Take a quick look at some of the most notable truck models from the past and present:
Buying a Big Rig
Though they sure are nice to look at, shiny new trucks with chrome stacks, aluminum wheels, and posh sleepers may not be wise choices for first-time drivers.
The trucking industry is fraught with hard to understand regulations, unexpected pitfalls, and economic factors that can vary greatly from one month to the next.
Many new drivers spend a year or two driving company trucks before making the leap to owning their own rig.
If buying is right for you, you’ll want to consider the following questions:
Should I buy a new or used truck?
In most cases new trucks look better, drive better, and smell better than their used cousins. They also come with warranties—and price tags that often top $130,000.
Sometimes those warranties don’t offer the protection that buyers think they do, and these days many used trucks come with warranties of their own.
In many instances, well-maintained, low-mileage tractors are great alternatives to new ones.
Related > Tips For Buying a Used Big Rig
Where can I buy a big rig?
If you’re buying new you’ll be dealing with an official manufacturer’s dealership, but if you go the used route you’ll have the option of buying from used truck lots and private sellers.
Many new truck dealerships also offer gently-used and factory reconditioned trucks, and for those looking for peace of mind, they’re generally safer bets than the other two options.
That being said, some of the best used truck deals you’ll ever find will come from owner operators who have meticulously maintained their rides over the years.
In this case, they should have the receipts to prove it.
How will I finance my truck?
If you’ll be operating under your own authority, you’ll need to pay for your truck with cash or finance it through a bank.
If financing is the only option, you’ll be required to provide documentation like a freight contract, or proof that you’ve successfully completed a truck lease or purchase in the past.
Large carriers with owner operator divisions may also have financing options available.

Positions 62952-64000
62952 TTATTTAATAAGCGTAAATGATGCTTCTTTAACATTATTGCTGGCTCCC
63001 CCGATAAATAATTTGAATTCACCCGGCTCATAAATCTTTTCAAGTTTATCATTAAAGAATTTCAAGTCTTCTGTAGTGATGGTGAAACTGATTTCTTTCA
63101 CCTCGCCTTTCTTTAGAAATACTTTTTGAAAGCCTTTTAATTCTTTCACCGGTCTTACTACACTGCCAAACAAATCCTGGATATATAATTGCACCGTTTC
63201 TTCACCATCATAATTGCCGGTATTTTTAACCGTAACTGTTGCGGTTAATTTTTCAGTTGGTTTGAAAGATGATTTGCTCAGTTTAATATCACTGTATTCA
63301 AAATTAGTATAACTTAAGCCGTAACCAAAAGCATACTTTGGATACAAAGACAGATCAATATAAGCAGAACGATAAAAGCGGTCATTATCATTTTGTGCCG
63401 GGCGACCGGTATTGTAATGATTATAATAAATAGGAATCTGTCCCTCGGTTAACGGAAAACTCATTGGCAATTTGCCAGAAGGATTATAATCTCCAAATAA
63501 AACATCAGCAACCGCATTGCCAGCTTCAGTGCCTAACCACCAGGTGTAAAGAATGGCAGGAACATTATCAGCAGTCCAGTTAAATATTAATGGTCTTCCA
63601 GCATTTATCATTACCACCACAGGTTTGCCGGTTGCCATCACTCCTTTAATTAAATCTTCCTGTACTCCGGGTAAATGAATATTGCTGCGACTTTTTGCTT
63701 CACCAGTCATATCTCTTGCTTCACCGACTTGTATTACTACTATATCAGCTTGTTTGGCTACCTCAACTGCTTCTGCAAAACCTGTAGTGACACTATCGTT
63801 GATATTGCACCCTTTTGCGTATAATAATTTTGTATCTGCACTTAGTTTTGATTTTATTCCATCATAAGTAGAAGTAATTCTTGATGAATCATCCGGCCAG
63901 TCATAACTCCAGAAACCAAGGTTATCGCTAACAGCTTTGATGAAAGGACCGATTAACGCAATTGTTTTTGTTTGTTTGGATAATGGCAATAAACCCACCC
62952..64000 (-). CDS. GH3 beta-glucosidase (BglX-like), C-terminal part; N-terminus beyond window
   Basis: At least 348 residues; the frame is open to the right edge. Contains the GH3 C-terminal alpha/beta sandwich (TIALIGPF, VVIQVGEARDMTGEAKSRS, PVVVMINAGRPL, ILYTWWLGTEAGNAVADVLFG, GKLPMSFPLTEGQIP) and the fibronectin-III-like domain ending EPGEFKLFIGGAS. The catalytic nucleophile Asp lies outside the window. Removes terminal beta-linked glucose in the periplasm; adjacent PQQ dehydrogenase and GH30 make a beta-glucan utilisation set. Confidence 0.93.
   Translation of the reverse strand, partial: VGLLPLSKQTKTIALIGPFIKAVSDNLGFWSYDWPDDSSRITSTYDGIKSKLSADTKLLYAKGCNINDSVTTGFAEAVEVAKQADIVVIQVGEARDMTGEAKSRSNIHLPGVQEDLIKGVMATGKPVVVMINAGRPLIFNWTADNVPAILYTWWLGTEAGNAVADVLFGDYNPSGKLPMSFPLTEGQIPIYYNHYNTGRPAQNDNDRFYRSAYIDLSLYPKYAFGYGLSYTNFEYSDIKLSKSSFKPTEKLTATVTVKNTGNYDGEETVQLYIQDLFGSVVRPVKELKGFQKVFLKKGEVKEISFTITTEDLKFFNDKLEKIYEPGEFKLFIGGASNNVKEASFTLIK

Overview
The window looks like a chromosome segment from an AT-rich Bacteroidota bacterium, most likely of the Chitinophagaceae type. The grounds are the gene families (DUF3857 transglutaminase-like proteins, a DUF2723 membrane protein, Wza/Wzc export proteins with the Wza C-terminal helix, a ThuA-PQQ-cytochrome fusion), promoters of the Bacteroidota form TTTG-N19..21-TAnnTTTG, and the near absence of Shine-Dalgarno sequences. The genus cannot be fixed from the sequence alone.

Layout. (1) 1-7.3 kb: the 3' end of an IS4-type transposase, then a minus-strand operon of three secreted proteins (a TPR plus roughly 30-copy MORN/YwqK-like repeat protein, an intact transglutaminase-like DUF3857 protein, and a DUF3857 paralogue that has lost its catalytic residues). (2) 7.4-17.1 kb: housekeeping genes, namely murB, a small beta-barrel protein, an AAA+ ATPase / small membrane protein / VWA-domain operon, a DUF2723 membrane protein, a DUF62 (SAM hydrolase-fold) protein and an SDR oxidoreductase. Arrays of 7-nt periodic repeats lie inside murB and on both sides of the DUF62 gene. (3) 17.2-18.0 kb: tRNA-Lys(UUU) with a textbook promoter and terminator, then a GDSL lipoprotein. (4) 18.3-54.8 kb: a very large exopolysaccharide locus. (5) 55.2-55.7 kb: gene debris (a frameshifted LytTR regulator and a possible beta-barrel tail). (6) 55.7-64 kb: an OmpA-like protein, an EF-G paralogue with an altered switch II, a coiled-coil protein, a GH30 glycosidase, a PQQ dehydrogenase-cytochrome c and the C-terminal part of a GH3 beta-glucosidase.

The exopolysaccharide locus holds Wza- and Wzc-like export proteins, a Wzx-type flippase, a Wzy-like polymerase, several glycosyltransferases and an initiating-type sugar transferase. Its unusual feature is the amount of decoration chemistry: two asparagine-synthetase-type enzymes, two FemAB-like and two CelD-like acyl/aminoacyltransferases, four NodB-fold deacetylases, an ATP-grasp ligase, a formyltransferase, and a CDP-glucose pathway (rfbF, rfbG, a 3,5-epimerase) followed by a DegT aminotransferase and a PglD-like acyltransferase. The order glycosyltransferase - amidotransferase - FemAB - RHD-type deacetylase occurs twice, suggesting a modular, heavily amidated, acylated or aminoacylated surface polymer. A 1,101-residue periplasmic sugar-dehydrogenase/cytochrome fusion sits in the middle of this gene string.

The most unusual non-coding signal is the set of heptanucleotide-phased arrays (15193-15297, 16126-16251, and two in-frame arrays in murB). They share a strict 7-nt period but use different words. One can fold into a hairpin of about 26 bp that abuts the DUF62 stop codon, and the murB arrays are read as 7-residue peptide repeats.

Can I lease a truck from a trucking company?
Yes you can, but that doesn’t mean you should.
Lease operator programs can seem like an attractive option for those making the transition from company driver to owner operator.
But in many instances carrier leases are little more than a scheme trucking companies use to prey on unwitting drivers by saddling them with the risk of owning a truck, without actually passing on any of the rewards.
Though there may be decent options out there, they’re definitely the exception to the rule.
If you find an opportunity to lease a truck from a carrier you think is reputable, have an attorney review their lease agreement before signing on the dotted line.
Before making a big decision like buying or leasing a truck, it’s always a good idea to talk with those who’ve already done it.
That means current and former drivers—especially those who’ve worked with the company you’re considering, or who have experience running under their own authority.
Hands down they’re going to be your best resource, so seek them out and pick their brains.
Insuring your Investment
Insurance. The very mention of it tends to cause drivers undue confusion and irritation. It’s an expensive but necessary evil for those interested in buying and operating their own truck. But it’s not as complicated as it’s made out to be.
First, determine what insurance you’ll need based on federal and state regulations, the type of truck you’ll be buying, what you’ll haul, and where you’ll haul it.
Find lots of useful information regarding insurance.
Learning to Drive an 18 Wheeler
Operators of commercial vehicles like tractor-trailers, dump trucks, and cement mixers need CDLs.
CDLs come in three classes: A, B, and C.
To drive tractor-trailers with gross weights up to eighty thousand pounds, you’ll need a class A license.
Commercial truck driver training is readily available. It’s offered by large carriers with their own driving academies, independent schools, and some community colleges.
Some large carriers subsidize the cost of training for trucking school graduates who commit to working for them when they get their licenses.
They’ll typically reimburse students a small percentage of the school’s cost over a number of months until they’ve met their employment obligation.
We have lots more information on paid CDL training.
Driver Pay and Demographics
Truckers pay can run the gamut from peanuts to big bucks, but most drivers’ pay falls somewhere in the middle.
Though they face the toughest driving conditions, long stretches away from their families, and excessive oversight and regulation, over-the-road truckers often make less money than local drivers.
Though men account for nearly 90% of commercial drivers, women are entering the industry with increasing frequency. It’s a trend that’s caught the eye of big fleets, who are increasingly seeking out women as an alternative source of drivers.
Fun Trucking Games and Apps
Trucking is a tough business.
It’s full of stressful situations, mind-boggling regulations, and serious safety concerns, but it’s possible to get a taste of the trucking life without all the hassle.
Go ahead. Take it for a spin.